YO YO
Warehouse Theatre, Croydon
Opened 30 April, 1995

Croydon's Warehouse Theatre celebrates ten years of its South London Playwriting Competition with a short season of previous winners, beginning with Dino Mahoney's keenly phrased but structurally unsatisfying 1994 play about tortured relationships in the worlds of adolescence and adulthood.

Teacher Kevin, spending a weekend in a small Cornish town on an access visit to his son, finds himself adopted by a fourteen-year-old boy calling himself Lego. Lego's smiling, never-say-die attempts to ingratiate himself carry a palpable air of desperation, and also a strong current of flirtation he seems unable to conceive of friendship with an adult without a sexual element. The history he recounts to Kevin is belied in his scenes with his mother, tetchy landlady Sandra.

Daniel Newman makes an accomplished stage debut as Lego, conveying the underlying edginess of his approaches to Kevin whilst maintaining an unbroken surface of smiles and patter. Alan Perrin's performance as the teacher reflects the unevenness of Mahoney's writing: too stuck in the mode of polysyllabic grown-up in the first act, too readily descending into drunken, shambolic candour after a couple of cans of Special Plot-Device Brew in the second. Sandra, trying uncertainly to square her family and business circles, is fleshed out by Kim Taylforth from the script's decidedly secondary prominence to suggest a rounded character uncannily reminiscent of sister Gillian's televisual persona.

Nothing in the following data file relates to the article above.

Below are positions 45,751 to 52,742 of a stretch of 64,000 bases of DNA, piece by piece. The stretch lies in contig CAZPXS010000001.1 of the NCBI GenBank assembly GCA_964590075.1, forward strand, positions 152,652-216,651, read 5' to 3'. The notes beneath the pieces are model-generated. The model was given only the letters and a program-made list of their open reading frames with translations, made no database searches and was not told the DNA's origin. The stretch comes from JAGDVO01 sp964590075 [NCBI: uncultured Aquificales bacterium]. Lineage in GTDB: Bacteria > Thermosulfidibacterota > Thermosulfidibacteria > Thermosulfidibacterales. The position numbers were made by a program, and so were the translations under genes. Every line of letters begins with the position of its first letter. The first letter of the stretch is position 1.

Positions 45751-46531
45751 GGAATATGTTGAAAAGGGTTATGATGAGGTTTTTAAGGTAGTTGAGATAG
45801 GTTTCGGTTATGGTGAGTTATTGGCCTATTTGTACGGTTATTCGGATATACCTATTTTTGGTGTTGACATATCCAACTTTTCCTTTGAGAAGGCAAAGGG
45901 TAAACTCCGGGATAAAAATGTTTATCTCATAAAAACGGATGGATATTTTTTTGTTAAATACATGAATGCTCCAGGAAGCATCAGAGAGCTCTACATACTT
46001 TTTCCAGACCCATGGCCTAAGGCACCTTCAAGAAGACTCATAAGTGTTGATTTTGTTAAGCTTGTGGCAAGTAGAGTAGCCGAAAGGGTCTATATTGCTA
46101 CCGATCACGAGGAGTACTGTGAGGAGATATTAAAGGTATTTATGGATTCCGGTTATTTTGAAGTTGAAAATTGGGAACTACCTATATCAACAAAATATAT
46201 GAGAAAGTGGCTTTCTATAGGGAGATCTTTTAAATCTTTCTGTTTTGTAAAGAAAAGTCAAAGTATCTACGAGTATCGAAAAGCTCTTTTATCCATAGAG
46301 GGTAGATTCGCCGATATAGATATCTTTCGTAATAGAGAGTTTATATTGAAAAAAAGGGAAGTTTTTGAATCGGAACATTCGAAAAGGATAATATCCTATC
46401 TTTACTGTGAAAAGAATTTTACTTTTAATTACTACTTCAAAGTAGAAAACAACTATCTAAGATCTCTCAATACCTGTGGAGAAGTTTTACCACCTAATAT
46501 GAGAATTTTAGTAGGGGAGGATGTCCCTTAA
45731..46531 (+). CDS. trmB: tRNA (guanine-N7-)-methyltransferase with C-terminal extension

Jessica Dromgoole's direction smoothes over the hiccups in Mahoney's structure, but can do little surgery upon the final minute of the play. Its major revelation, explaining Lego's distress and imbalance, is tossed in as a final hand-grenade rather than being placed at the core of the piece; the net effect is of a soap-style cliff-hanger. It is a low dramatic blow which may make more sense in the context of the full trilogy of which Yo Yo is the first part, but the feeling of irresolution it generates smacks less of deliberate craft than timidity on the writer's part. Nevertheless, a promising work given a fine production.

Written for the London Evening Standard.

Copyright © Ian Shuttleworth; all rights reserved.

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